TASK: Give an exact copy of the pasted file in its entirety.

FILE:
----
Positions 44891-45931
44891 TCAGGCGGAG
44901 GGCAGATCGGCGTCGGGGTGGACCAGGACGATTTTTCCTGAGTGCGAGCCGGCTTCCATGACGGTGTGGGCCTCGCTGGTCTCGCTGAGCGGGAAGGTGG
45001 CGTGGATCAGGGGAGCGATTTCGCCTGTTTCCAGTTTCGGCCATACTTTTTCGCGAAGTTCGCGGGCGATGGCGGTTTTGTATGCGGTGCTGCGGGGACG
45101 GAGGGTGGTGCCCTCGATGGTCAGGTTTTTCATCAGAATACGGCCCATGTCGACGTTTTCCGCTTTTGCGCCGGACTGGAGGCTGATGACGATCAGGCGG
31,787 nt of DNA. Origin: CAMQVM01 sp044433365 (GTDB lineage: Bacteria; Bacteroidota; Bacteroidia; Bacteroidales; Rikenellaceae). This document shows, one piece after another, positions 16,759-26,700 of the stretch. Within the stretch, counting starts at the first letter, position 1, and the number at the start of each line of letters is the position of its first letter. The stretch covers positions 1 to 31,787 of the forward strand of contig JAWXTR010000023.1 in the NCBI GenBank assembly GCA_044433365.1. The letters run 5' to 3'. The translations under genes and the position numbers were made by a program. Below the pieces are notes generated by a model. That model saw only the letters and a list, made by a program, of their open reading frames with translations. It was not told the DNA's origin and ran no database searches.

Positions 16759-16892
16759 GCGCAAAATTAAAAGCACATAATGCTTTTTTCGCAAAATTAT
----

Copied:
Positions 44891-45931
44891 TCAGGCGGAG
44901 GGCAGATCGGCGTCGGGGTGGACCAGGACGATTTTTCCTGAGTGCGAGCCGGCTTCCATGACGGTGTGGGCCTCGCTGGTCTCGCTGAGCGGGAAGGTGG
45001 CGTGGATCAGGGGAGCGATTTCGCCTGTTTCCAGTTTCGGCCATACTTTTTCGCGAAGTTCGCGGGCGATGGCGGTTTTGTATGCGGTGCTGCGGGGACG
45101 GAGGGTGGTGCCCTCGATGGTCAGGTTTTTCATCAGAATACGGCCCATGTCGACGTTTTCCGCTTTTGCGCCGGACTGGAGGCTGATGACGATCAGGCGG
31,787 nt of DNA. Origin: CAMQVM01 sp044433365 (GTDB lineage: Bacteria; Bacteroidota; Bacteroidia; Bacteroidales; Rikenellaceae). This document shows, one piece after another, positions 16,759-26,700 of the stretch. Within the stretch, counting starts at the first letter, position 1, and the number at the start of each line of letters is the position of its first letter. The stretch covers positions 1 to 31,787 of the forward strand of contig JAWXTR010000023.1 in the NCBI GenBank assembly GCA_044433365.1. The letters run 5' to 3'. The translations under genes and the position numbers were made by a program. Below the pieces are notes generated by a model. That model saw only the letters and a list, made by a program, of their open reading frames with translations. It was not told the DNA's origin and ran no database searches.

Positions 16759-16892
16759 GCGCAAAATTAAAAGCACATAATGCTTTTTTCGCAAAATTAT